Sophomore Riley Stephenson is the best weapon that BYU has. In the Washington win during the first week of the season, Stephenson had three kickoffs and eight punts and was so accurate that the average starting position for the Huskies was their own 15-yard line.
If BYU is to have success, they have to pin Florida State back in order to give their defense as much help as possible. The Seminoles, however, have to get many more yards from the kick and punt returners than they did at Oklahoma.
BYU Rushing Defense and Florida State Running Backs
Florida State took too many passing attempts after seeing Oklahoma's blitz schemes. They left the run game way too early. The key for Christian Ponder is to have an established running game because he is not a threat when the team becomes one-dimensional.
Brigham Young has struggled to stop the rushing attack. Last week against Air Force they allowed 409 rushing yards on 65 attempts (allowing almost seven yards per rush). In two weeks, they have allowed over 530 rushing yards and need to fill these gaps.
Florida State has to expose this problem in the Cougars front line. They must use the trio of running backs constantly. This will be hard for Ponder who will want to rebound himself after his worst performance since the four interceptions against Clemson.
However, the offense needs to run between 45 to 60 running plays to wear down the defense and keep the clock in their favor. BYU will have to use their linebackers to assist the defensive line to shut down any hope Florida State has of running the ball.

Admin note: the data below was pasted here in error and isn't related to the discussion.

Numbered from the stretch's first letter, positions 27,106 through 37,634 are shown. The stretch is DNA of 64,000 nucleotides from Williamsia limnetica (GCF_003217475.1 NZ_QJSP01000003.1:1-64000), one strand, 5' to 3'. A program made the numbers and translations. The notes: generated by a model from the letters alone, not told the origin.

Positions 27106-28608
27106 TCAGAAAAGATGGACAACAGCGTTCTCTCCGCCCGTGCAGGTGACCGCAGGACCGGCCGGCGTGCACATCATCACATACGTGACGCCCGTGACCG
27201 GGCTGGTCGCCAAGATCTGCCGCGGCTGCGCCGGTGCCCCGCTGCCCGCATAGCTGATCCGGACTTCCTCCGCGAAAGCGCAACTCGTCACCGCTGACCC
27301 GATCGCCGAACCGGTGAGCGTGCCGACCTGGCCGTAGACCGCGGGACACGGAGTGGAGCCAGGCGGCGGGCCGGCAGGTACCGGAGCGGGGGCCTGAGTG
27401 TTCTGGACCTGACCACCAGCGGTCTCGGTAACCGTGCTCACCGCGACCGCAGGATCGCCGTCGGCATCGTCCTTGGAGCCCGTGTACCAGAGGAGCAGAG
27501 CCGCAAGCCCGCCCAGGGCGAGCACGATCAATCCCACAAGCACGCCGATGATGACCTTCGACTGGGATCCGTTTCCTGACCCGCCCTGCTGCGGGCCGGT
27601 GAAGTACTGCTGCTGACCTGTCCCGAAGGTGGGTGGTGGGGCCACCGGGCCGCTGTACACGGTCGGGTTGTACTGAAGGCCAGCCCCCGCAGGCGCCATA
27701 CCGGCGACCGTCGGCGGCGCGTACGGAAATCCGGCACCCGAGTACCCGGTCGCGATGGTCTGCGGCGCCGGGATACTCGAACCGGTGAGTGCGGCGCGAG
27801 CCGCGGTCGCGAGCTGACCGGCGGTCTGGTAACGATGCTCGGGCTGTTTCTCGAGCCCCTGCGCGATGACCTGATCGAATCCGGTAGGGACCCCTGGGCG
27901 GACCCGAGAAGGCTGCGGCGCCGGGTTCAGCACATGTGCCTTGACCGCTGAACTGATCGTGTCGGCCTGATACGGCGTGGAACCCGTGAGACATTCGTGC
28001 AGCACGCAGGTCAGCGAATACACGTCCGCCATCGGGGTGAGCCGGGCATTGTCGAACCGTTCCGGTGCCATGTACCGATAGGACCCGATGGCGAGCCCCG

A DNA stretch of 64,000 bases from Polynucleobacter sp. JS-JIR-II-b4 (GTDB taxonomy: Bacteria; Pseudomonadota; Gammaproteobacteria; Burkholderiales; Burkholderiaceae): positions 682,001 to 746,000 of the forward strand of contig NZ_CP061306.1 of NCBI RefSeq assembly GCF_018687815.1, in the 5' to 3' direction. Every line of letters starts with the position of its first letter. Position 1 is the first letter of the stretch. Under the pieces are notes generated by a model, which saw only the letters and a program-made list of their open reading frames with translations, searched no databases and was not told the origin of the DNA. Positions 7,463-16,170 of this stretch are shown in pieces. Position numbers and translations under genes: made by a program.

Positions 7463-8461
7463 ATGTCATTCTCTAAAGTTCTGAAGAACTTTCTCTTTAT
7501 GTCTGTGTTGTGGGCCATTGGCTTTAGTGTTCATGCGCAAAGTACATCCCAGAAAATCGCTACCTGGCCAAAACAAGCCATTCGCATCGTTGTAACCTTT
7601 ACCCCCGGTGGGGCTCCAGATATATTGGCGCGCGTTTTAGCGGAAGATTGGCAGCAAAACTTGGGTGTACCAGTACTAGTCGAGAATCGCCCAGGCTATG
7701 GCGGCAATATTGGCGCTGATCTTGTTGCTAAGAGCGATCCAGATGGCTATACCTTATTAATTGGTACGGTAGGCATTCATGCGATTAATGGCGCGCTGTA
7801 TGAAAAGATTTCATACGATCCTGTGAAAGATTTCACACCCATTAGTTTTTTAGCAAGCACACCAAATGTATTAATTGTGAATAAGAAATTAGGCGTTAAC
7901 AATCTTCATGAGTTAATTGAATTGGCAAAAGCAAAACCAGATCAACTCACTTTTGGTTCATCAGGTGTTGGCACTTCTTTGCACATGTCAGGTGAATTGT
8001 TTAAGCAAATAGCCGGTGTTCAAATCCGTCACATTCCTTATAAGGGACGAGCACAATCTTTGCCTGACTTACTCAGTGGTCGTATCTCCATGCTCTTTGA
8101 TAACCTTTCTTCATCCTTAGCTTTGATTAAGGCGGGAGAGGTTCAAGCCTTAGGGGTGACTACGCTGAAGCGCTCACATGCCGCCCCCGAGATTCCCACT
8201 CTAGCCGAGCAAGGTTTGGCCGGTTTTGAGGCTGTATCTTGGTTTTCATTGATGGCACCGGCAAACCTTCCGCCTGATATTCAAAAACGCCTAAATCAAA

BYU Duo of Quarterbacks
BYU has started the season with two quarterbacks running the offense. Riley Nelson, junior, is a scrambler while Jake Heaps, freshman, is more of a pocket passer. BYU is trying to get playing time for its rookie.
In the game against Washington, both threw for 131 yards and was given close to equal playing time. However, when BYU struggled against Air Force in week two, the Cougars stopped playing the freshman and relied solely on Nelson. It was too little too late though.
Having two quarterbacks run the show never works. An offense has to get used to one style of play for there to be any success. Therefore, if BYU comes out alternating quarterbacks, expect there to be confusion and offensive problems.
Florida State needs to make its presence felt defensively. BYU will want to run the ball behind Nelson. The Seminoles have to learn from last week's mistake of failing to tackle the player and make sure they do not give up extra yards.
Christian Ponder has to lead the Florida State Seminoles if they are to win. His play looked like the rest of the team -- confused. Ponder only had 113 yards passing on 11 of 28 completions. Mainly, he looked like a deer in headlights.
Ponder needs to have a game that makes people forget Oklahoma. This does not necessarily mean 400 yards passing or five touchdowns (see slide three). Instead, he needs to prove his leadership by making wise decisions on every play.
The team will play to the level of their leader. Tim Tebow found success, not because he was an amazing quarterback, but due to his insatiable apetite for winning and trustworthy, Braveheart-level leadership. He needs to be the one heading the charge on offense and the encouragement on defense.
How Christian Ponder and the Seminoles rebound from this loss will be seen not only against BYU but for the rest of the season.